Fostering a Human Rights Community: OxHRH Graduate Student Workshop

by | Jun 6, 2016

On Friday June 3rd, 2016, the OxHRH held it’s second workshop for MPhil and DPhil students at Oxford University working in the human rights.

Each student presented their work and received tailored feedback from members of the Law Faculty. Professor Fredman, Director of the OxHRH, opened the workshop advocating the importance of coming together as a community to explore the latest developments in human rights law. Professor Alan Bogg, Dean of Graduate Studies, Oxford University, also provided opening remarks: highlighting the importance of constructive feedback in refining academic work.

The first panel explored the latest developments in Human Rights on the International Stage. Kalina Arabadjieva (MPhil Candidate) and Professor Mark Freedland (Emeritus Fellow, St John’s College) considered the potential of integrated approach to interpreting the European Convention of Human Rights (ECHR) to bring socio-economic rights into the Convention. Patricia Kwast (DPhil Candidate) and Dr Eirik Bjorge (Junior Research Fellow, Jesus College) canvassed the challenges to developing a legal obligation to co-operate in international law. The final presentation on this panel, Thiago Alves Pinto (DPhil Candidate) and Professor Mark Janis (Visiting Fellow, Oxford University) traced the historical impetus to blasphemy laws to provide a clearer picture on the current challenges to religion and free speech.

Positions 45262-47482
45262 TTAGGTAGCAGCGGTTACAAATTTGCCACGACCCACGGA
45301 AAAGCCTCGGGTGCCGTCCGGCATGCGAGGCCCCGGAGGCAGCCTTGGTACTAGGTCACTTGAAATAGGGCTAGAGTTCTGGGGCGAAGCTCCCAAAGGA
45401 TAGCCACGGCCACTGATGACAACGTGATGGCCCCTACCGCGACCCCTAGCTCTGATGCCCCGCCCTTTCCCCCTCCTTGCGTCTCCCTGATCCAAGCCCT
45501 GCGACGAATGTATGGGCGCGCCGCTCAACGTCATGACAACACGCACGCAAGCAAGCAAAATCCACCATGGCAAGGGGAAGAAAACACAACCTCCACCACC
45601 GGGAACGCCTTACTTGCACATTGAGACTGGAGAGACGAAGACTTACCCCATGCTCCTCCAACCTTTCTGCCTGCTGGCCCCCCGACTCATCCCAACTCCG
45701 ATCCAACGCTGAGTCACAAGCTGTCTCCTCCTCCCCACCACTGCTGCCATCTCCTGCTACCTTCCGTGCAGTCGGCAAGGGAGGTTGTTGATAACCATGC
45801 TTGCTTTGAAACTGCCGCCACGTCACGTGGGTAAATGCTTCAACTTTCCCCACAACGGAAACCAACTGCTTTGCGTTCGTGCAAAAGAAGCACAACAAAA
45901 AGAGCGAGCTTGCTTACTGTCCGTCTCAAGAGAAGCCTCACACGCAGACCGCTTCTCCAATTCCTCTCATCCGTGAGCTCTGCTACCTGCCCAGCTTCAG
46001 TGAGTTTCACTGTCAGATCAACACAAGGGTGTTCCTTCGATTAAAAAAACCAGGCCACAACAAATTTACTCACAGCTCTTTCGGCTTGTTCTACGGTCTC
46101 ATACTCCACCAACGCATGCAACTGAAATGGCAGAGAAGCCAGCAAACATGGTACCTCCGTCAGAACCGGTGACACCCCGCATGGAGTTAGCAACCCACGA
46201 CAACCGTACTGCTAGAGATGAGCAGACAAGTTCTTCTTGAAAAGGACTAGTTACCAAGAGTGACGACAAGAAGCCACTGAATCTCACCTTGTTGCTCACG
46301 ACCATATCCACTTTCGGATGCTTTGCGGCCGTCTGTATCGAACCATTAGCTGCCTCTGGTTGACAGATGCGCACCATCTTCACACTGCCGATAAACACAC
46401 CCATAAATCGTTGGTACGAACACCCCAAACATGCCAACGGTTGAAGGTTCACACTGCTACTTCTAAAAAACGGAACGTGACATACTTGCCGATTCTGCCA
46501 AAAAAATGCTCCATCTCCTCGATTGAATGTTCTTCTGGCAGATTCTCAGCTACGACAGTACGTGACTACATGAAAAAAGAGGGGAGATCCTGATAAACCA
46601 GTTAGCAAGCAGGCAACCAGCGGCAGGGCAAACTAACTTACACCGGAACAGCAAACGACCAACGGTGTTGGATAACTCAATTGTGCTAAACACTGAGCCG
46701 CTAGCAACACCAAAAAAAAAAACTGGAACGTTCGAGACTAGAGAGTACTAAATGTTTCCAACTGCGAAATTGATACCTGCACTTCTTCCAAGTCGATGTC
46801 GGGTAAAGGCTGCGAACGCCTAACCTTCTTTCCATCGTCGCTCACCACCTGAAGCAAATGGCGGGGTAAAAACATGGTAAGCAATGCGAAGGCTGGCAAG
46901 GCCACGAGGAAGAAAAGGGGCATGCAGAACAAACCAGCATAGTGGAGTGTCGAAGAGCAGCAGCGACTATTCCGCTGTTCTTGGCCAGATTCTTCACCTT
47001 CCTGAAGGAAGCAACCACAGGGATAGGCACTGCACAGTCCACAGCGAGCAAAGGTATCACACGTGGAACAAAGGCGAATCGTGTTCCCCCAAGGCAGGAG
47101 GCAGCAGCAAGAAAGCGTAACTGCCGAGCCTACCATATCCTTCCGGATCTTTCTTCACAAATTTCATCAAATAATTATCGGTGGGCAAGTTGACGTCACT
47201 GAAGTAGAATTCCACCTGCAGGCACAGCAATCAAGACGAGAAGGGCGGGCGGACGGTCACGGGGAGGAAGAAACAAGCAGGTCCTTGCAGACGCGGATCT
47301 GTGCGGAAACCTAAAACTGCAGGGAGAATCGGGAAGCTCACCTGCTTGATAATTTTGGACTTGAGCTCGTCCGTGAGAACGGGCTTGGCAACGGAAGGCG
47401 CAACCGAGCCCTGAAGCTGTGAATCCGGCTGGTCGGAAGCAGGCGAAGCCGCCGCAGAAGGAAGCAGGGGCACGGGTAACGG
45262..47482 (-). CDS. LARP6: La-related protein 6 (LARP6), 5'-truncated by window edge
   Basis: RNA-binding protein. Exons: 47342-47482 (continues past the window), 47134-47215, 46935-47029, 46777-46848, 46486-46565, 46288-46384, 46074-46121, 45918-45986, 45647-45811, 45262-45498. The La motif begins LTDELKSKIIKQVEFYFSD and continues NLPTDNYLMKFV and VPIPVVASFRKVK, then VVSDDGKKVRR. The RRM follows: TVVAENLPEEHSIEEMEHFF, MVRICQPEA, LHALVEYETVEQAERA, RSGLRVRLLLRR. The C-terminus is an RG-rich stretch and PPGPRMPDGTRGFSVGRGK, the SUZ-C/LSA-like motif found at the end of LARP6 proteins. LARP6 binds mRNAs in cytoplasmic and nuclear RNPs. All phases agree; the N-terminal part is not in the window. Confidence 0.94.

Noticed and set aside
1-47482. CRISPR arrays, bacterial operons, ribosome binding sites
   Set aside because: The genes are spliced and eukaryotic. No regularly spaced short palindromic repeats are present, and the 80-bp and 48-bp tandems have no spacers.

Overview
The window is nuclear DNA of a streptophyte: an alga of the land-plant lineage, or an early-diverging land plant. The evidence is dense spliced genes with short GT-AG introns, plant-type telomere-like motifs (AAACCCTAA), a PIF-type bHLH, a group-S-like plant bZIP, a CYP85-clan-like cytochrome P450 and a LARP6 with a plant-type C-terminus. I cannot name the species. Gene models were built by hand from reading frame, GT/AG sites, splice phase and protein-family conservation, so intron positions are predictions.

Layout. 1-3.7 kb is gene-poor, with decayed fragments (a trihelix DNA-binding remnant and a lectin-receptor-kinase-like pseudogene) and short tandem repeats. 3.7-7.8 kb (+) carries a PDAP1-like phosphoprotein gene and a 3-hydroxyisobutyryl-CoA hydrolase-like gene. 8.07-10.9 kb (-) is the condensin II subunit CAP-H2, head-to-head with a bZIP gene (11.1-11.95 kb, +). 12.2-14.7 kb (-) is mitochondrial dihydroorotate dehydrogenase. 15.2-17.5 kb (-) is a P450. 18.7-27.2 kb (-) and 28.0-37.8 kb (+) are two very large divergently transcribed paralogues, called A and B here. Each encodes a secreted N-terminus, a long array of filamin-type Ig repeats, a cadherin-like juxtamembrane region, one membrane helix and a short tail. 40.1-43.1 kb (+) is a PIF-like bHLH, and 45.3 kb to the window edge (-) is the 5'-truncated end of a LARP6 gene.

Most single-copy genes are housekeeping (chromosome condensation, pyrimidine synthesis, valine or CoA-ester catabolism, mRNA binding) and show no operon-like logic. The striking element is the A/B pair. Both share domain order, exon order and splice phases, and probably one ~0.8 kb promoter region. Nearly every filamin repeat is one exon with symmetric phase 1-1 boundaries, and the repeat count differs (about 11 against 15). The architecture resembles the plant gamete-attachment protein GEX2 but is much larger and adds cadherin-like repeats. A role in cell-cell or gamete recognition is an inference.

Turning to the Domestic Developments in Human Rights, Helen Taylor (DPhil Candidate) and Dr Miles Jackson (Lecturer, Oxford University) examined the factors  that shape the remedial process when crafting remedies for the state’s positive obligations. Achas Burin (DPhil Candidate) and Professor Alan Bogg (Hertford College) discussed the synergies and differences in the common law and ECHR in relation to positive duties of prevention. The final panel Max Harris (DPhil Candidate, All Souls Examination Fellow) and Professor Timothy Endicott (Balliol College) debated the viability and appropriateness of the ‘so-called’ third source of executive power.

Thank-you to all who participated in this thought-provoking and fruitful workshop!

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